MAR 16, 2019 12:38 PM PDT

Excessive Hygiene Appears to Promote Antibiotic Resistance

WRITTEN BY: Carmen Leitch

Microorganisms have been getting a lot of research attention in recent years. Genetic technologies have enabled scientists to learn more about the community of microbes we host - our microbiome, and how closely it is related to our health. Microbes are also increasingly becoming resistant to antibiotic drugs, and many bacterial infections are getting tougher to treat effectively. In the industrialized world, we are also exposed to a slew of products, like hand sanitizer, that are meant to limit our exposure to microbes. 

The intensive care unit of the Department of Internal Medicine at University Hospital Graz was one object of investigation. / Credit: © Medical University of Graz

Led by Gabriele Berg, who heads the Institute of Environmental Biotechnology at Graz University of Technology (TU Graz), researchers have found that in an environment, the extent of the hygiene and cleaning measures - microbial controls used influences how resistance develops in microbes. The research team has reported these findings in Nature Communications.

In this study, the researchers performed a comparison of places where strong microbial controls were employed with places with weak controls. They assessed the microbiomes there as well as the associated resistome - the resistance to antibiotics carried by the microbes in the microbiome. For locations with strong microbial controls, they used cleanrooms in the aerospace industry and the intensive care unit in the Department of Internal Medicine at University Hospital Graz. Areas of weak microbial control were regular public and private use buildings that weren’t subjected to frequent, rigorous sanitizing. The team found that in areas with high levels of hygiene, microbial diversity goes down while resistance diversity increases. 

Related: Dust with High Levels of Triclosan has More Antibiotic Resistance Genes

“In environments with strong microbial control in the intensive care unit and industrially used clean rooms, there are increasing antibiotic resistances which show a high potential for combining with pathogens,” explained Dr. Alexander Mahnert, director of studies at the Institute of Environmental Biotechnology of TU Graz, who is currently working at the Medical University of Graz.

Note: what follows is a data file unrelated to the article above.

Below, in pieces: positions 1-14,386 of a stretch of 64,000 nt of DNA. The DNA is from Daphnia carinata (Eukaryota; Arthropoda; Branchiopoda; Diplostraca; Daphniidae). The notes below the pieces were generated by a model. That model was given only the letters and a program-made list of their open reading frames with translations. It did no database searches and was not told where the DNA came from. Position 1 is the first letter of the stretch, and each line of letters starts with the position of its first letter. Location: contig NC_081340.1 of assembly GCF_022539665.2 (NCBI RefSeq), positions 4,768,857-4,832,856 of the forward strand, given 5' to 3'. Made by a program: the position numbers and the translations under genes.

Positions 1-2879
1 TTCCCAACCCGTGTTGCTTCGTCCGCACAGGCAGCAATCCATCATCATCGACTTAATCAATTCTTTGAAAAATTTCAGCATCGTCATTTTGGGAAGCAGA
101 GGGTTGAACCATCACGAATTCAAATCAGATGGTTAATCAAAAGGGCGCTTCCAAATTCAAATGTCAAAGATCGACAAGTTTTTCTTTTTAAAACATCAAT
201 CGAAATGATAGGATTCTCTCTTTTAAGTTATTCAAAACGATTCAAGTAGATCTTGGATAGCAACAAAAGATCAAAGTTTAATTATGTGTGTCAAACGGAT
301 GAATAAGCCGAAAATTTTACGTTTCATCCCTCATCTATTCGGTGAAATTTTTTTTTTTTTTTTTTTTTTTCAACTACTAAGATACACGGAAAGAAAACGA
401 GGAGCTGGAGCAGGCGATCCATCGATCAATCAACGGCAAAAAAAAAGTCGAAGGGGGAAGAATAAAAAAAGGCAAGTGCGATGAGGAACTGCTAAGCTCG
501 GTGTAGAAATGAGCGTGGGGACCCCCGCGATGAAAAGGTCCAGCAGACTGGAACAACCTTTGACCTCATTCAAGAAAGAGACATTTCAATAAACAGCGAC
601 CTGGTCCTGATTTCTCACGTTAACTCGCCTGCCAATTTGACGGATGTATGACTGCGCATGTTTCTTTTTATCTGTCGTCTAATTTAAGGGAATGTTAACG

The work suggests that while cleaner areas have stable levels of microbial diversity, that effect is counteracted by resistances there that can spread.

“The microbial control of pathogens is already being successfully used in cultivated plants and also in humans in the framework of stool transplantation. Our study provides an initial foundation to pursue such ideas in indoor areas in the future,” said Berg, who research also involves plant microbiomes.

It’s possible that probiotics for the environment, houseplants, fresh air, or reducing the use of antimicrobial agents can all help increase microbial diversity, which may reduce the activity of the resistome. The researchers at the Graz University of Technology want to follow up on this work and find ways to engineer microbial diversity.

In the video above, you can learn more about the microbiome from Berg.


Sources: AAAS/Eurekalert! Via Graz University, Nature Communications

About the Author
  • Experienced research scientist and technical expert with authorships on 28 peer-reviewed publications, traveler to over 60 countries, published photographer and internationally-exhibited painter, volunteer trained in disaster-response, CPR and DV counseling.
You May Also Like
DEC 30, 2018
Videos
DEC 30, 2018
The FDA Advises Consumers to Wash Avocados Before Eating Them
The Food and Drug Administration (FDA) is warning consumers that avocados present a risk of bacterial contamination....
JAN 09, 2019
Immunology
JAN 09, 2019
When a Virus Infects Bacteria
Researchers have used P. aeruginosa as a 'model system' for understanding how bacteria's interactions with viruses may affect human health....
FEB 16, 2019
Health & Medicine
FEB 16, 2019
The Role of the Gut-Lung Axis in the Development of Tuberculosis
Observations of the human microbiota date back as far as the 1680s when Antonie van Leeuwenhoek noted significant differences in the types of bacteria from...
FEB 13, 2019
Immunology
FEB 13, 2019
Dengue Meet Immune System
A physical interaction between two types of immune cells that plays an essential role in the early fight against dengue virus infection has been observed for the first time....
FEB 20, 2019
Microbiology
FEB 20, 2019
Lupus Flares are Connected to a Gut Microbe
Imbalances in the microbial community that lives in the human gut have been connected to a variety of disorders....
FEB 20, 2019
Health & Medicine
FEB 20, 2019
Rapid Idenditfication of Microorganisms in Positive Blood Cultures Using MALDI-TOF MS
Conventional methods of identifying a positive blood culture require waiting for the blood culture broth to grow the organism and once positive, it ha...
Loading Comments...